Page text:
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How corn was cut and dried
in the early 20th century: reaping

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Island of corn in the centre of a cornfield during harvesting.

The ever-decreasing 'island' of corn in the centre of a field while the corn is being cut.

Once a cornfield was considered ripe and the weather was dry, the corn had to be cut. This process was known as 'reaping'. I used to watch it a lot in my childhood in the 1940s, and I was also involved - but that is another story.

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The reaping machine, the reaper, for cutting corn

The machine for reaping, known as a reaper, was developed in late Victorian times.

The cutting of the corn started round the edge of a field and circled round into the centre, leaving an ever decreasing 'island' of corn.

As the 'island' got smaller, the local wildlife ran out to escape as described on the shooting parties page.

The reaper was pulled along by one or more farm horses or a tractor.

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Scythes for cutting corn and hay

old English scythe

Old English scythe. Note the two offset wooden grips in the wooden handle and the relatively small angle between the blade and the handle.


Sickle, designed for lighter work and used with just one hand.

In awkward areas of a field, men had to cut the corn by hand using a long curved blade known as a scythe.

What distinguished scythes from large sickles was that they had two grips, slightly offset from one another. Scything was a two handed job. Sickles were much smaller and designed for one-handed use.

My father had a scythe and I tried to use it once with no success at all, although I was given to understand that it was very efficient in experienced hands. Apparently there was a rhythm to using it and one's back had to be kept upright, with a side-to-side rotation of the torso making the cutting action - not the shoulders.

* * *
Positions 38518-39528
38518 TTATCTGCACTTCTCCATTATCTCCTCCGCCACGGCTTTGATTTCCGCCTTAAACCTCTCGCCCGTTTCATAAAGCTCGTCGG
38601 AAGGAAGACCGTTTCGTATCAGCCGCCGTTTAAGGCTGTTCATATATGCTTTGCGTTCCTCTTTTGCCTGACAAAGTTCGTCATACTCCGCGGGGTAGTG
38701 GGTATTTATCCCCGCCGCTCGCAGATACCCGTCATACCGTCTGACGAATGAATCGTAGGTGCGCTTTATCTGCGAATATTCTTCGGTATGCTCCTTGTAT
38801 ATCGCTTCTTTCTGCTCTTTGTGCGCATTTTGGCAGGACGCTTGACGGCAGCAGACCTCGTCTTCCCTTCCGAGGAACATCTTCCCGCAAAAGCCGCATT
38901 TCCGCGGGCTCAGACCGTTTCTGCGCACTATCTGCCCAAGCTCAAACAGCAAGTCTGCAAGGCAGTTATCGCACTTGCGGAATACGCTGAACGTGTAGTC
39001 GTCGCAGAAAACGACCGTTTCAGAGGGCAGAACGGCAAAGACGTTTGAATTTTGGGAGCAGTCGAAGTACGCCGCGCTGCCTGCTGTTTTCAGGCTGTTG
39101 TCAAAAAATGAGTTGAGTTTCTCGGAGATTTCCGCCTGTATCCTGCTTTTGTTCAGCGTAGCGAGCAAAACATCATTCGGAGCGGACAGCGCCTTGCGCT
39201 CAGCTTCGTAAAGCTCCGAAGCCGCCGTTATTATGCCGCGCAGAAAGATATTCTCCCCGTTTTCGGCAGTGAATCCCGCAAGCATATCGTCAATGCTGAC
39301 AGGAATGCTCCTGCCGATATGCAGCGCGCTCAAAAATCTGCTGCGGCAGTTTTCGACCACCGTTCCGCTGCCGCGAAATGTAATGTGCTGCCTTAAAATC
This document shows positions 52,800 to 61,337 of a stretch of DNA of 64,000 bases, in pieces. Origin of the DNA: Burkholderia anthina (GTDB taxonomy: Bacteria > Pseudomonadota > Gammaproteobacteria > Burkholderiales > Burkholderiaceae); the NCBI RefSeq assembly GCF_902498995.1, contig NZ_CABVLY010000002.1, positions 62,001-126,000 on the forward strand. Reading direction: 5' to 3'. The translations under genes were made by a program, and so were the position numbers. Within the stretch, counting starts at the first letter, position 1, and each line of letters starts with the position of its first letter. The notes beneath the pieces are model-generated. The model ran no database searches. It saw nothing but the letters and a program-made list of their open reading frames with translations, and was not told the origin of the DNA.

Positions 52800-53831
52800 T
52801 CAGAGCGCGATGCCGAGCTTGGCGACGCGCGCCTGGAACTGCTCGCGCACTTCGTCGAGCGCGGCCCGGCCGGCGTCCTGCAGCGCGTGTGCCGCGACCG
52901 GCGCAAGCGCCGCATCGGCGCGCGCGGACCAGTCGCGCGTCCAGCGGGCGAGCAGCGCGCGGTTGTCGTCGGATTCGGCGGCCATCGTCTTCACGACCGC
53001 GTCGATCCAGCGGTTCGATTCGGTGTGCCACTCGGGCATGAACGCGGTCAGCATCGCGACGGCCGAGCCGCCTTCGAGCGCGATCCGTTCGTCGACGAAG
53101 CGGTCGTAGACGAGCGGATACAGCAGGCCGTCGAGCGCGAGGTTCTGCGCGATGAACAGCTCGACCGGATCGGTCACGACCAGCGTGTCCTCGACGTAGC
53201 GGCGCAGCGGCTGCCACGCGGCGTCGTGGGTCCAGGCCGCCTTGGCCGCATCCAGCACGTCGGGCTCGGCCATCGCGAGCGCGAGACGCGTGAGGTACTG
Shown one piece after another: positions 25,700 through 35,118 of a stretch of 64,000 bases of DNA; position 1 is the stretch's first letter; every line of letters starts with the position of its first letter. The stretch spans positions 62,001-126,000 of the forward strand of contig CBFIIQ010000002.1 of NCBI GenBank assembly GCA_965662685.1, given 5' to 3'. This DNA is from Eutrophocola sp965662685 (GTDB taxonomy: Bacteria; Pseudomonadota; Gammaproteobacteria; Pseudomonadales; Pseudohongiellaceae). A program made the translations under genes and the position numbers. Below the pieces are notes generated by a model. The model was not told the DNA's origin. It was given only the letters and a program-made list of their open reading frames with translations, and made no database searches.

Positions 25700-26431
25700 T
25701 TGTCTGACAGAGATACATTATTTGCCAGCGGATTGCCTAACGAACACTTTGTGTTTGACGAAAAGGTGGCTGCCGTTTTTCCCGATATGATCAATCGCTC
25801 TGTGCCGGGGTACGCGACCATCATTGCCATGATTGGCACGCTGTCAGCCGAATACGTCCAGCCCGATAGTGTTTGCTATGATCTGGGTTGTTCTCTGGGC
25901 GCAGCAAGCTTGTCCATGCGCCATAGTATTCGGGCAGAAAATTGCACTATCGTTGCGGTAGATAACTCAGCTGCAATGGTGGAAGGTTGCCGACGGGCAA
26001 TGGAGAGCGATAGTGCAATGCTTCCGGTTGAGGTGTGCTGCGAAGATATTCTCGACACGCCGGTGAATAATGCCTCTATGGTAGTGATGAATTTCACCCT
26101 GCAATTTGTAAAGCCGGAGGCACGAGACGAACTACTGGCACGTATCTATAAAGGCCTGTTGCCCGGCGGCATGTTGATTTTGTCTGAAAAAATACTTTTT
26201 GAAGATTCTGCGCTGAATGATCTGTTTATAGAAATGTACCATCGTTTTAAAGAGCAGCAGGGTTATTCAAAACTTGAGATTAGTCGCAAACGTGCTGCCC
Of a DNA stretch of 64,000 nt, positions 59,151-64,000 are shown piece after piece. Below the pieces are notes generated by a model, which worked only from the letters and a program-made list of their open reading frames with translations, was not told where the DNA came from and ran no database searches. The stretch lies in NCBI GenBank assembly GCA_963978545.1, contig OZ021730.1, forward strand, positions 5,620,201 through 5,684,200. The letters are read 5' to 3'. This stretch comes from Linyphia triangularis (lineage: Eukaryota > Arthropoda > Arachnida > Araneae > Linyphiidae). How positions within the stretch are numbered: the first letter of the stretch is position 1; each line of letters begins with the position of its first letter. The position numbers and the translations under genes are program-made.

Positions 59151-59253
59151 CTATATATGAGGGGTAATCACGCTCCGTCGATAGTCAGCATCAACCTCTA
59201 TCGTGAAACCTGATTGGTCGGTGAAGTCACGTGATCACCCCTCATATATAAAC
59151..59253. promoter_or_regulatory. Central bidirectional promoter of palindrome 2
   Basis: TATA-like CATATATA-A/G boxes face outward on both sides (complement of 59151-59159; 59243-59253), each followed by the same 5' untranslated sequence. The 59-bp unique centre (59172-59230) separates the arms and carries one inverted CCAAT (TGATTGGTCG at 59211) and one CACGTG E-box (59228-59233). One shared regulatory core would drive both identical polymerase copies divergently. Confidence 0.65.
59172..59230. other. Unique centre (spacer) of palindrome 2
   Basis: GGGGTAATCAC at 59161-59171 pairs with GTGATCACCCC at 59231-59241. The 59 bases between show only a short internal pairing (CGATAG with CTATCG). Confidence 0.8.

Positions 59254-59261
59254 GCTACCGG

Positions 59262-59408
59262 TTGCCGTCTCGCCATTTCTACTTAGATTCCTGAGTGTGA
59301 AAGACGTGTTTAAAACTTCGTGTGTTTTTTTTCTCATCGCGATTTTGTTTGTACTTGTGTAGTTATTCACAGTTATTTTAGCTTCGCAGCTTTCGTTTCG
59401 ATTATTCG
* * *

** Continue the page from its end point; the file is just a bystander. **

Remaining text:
Scythe blades had to be sharpened frequently; a blunt blade led to grunting, flailing around and inefficient cutting.

The farmhands' food

For their refreshment, the men brought along a bottle of cold tea without milk or sugar and a couple of fat bacon or cheese sandwiches. There was also a nosebag for the horse. At the end of the day, an empty nosebag served as a handy place to carry home a rabbit for the pot provided that a fox or badger didn't get in first.

V. John Batten

Tea for the harvesters

I remember my aunt preparing a picnic tea for the men who were harvesting. We took a large basket out to where they were working and set down a check tablecloth on some stubble in a corner of the fielde.

Pamela Southin

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Creating sheaves

The reaper not only cut the corn, it also bound it into rather untidy looking bunches, known as sheaves.

Where the reaper had been, all that was left was short, harsh and prickly stubble.

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Creating stooks

stooks of corn showing the bunches of corn propping each other up

A field of stooks. The front one clearly shows that it is made up of loosely bound bunches propping each other up. Around the stooks where the corn has been cut is the harsh stubble.

The sheaves had to be dry before the stage of separating the grain, so they were manhandled into what were known as stooks to dry in the sun. A stook was a group of sheaves which propped each other up. Good weather was crucial for complete drying. A little rain didn't matter at this stage, though, as long as there was enough sunshine to dry the stooks afterwards.

If you can add anything to this page or provide a photo, I would be pleased to hear from you.

Pat Cryer, webmaster

Page contributed by Neil Cryer